Creating innovative bio-convergent technologies for better human life

Laboratory for Systems Biology and
Bio-Inspired Engineering
Kwang-Hyun Cho

Professor & Head of Department

“We decode bio-complexity to unravel/control the hidden logic of life and to further apply it for engineering innovation.” The Life Sciences are witnessing a shift of paradigm from traditional characterization of individual molecules towards an understanding of interactive pathways and networks. The role of genes, proteins, metabolites and cells can be understood and defined through their interactions and it is through our focus on intra- and inter-cellular dynamics that we are deeply involved in the emerging area of Systems Biology. Three key characteristics of Systems Biology are dynamic modeling, analysis, and control of complex biological networks. In this context, we focus on developing a systems biological analysis of biological information processing by signaling and gene regulation with particular emphasis towards understanding/controlling cell-fate determination. Our research is driven by three long term objectives: (1) understanding and controlling of complex biological phenomena; (2) developing practical biomedical technologies for personalized therapy and systems healthcare; (3) identifying novel drug targets for complex human disease. In this way, we are developing innovative theory and useful technologies in systems biology and bio-inspired engineering by combining biology and engineering.


Reverse Control of Cancer and Aging


Cancer and aging are generally regarded as irreversible biological phenomena. Might it be possible to reverse these processes? Historically, there have been some reports about such reversion under particular circumstances, indicating the possibility of it, but no systematic analysis or experiment has been attempted so far. We are conducting very creative research on reverse control of cancer and aging through Systems Biology approach to challenge this problem.

Through extensive large-scale computer simulation analysis of these models, we try to identify molecular targets that can reverse cancer and aging processes and to further test the resulting changes in dynamic features when those targets are controlled. We also carry out experimental validation of the results through both cell and organoid experiments.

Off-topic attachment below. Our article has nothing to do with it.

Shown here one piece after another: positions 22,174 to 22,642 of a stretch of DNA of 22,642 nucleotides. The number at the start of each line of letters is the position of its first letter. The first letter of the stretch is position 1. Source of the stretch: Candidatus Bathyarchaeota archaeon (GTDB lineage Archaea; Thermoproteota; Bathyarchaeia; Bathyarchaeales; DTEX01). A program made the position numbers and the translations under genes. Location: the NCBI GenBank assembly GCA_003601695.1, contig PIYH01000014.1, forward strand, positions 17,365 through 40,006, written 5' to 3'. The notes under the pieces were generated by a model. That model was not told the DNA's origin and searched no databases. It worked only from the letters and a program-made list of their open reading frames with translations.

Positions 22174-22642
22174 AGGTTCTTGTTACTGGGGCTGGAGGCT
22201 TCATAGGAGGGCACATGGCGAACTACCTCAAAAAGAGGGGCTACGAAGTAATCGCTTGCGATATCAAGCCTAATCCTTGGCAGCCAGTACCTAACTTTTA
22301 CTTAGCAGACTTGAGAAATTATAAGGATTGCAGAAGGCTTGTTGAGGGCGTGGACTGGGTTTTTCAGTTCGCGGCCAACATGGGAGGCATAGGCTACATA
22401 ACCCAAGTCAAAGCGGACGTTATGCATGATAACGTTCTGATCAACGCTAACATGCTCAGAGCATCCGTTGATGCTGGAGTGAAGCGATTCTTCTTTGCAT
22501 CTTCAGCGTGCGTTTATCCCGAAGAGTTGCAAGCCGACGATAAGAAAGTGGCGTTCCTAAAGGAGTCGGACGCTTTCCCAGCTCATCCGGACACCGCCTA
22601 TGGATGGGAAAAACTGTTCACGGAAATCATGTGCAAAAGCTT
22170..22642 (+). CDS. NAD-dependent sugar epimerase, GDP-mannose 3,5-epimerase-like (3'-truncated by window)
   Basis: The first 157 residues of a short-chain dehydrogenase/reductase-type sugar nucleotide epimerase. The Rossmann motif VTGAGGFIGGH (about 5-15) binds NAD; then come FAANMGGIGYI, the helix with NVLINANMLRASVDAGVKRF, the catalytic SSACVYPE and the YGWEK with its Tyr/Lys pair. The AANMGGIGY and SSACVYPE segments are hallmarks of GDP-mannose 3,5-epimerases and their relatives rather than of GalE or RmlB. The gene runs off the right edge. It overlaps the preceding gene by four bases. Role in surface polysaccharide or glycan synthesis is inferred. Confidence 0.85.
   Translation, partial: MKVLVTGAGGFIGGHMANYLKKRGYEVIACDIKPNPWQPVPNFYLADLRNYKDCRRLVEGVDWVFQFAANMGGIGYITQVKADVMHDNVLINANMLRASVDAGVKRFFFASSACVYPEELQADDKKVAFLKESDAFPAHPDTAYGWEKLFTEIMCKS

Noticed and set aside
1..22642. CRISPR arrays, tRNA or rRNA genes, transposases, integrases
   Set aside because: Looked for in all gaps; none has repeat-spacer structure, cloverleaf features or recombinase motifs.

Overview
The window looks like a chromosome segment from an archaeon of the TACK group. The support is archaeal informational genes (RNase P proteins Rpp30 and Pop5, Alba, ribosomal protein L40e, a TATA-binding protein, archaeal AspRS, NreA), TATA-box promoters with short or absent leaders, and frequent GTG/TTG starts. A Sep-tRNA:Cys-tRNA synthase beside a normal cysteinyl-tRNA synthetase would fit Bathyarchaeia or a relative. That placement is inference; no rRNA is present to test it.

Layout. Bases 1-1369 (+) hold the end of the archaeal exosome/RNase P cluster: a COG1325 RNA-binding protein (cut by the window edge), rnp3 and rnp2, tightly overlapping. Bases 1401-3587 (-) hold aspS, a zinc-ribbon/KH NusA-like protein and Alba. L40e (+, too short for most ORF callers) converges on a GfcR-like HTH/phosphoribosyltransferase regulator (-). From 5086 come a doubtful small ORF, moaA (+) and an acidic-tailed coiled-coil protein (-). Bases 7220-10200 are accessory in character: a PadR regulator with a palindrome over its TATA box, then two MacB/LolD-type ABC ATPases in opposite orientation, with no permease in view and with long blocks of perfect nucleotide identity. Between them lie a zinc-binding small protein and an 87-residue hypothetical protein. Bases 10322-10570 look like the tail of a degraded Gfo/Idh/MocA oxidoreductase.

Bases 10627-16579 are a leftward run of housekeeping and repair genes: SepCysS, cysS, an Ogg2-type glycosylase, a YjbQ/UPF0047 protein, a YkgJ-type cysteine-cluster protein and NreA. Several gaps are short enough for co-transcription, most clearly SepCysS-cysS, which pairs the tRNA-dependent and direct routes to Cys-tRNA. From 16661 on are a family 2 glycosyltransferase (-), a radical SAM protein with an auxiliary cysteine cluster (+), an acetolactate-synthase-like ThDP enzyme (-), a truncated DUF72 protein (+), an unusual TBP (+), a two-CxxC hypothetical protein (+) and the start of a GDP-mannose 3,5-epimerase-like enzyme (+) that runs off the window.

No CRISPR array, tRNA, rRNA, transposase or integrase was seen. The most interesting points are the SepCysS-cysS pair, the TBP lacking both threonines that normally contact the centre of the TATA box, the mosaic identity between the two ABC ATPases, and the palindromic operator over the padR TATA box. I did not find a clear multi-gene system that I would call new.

Computer Simulation Analysis for Personalized Therapy of Cancer



We are developing computer simulation models for primary molecular regulatory networks of cancer on the basis of biological big data. By mapping individual patient’s genetic variation to our simulation model, we can use our model to finding out optimal personalized therapy. Individually optimized therapeutic strategies are investigated by analyzing the dynamical features of our personalized computer simulation model through supercomputing-based large-scale simulation analysis. Our study suggests a new paradigm for precision medicine.


Analysis and Control of Biological Networks


All living-systems are composed of complex networks of their functional subunits and their biological phenomena are determined by dynamic changes of those networks. Therefore, it is indispensable to control those complex networks to regulate the biological phenomena in the way we want. We explore the functions of such biological networks by analyzing both topological as well as dynamical properties. The aim of network systems biology is to investigate the relationship between topological properties and biological function, and to eventually develop practically useful control strategies with which we can regulate the network dynamics.


Brain Network Control


Our brain comprises complex networks of neurons through synaptic interactions and brain functions are induced by the dynamics of such complex networks. For instance, the selective synchronization is a basis for normal brain functioning, so synchrony disruption can cause functional abnormalities that lead to diverse brain disorder. We investigate the physical and functional regulations in brain and principles of those regulations using large-scale computational models of neuronal networks on the basis of multi-modal brain connectome data. The ultimate goal is to investigate the emergent properties of complex neuronal networks in connection with brain functions and disorders, and to unravel/control the underlying hidden working principles. For this purpose, we are constructing real human brain network models based on the human connectome data and developing brain network control strategies to overcome various brain disorders.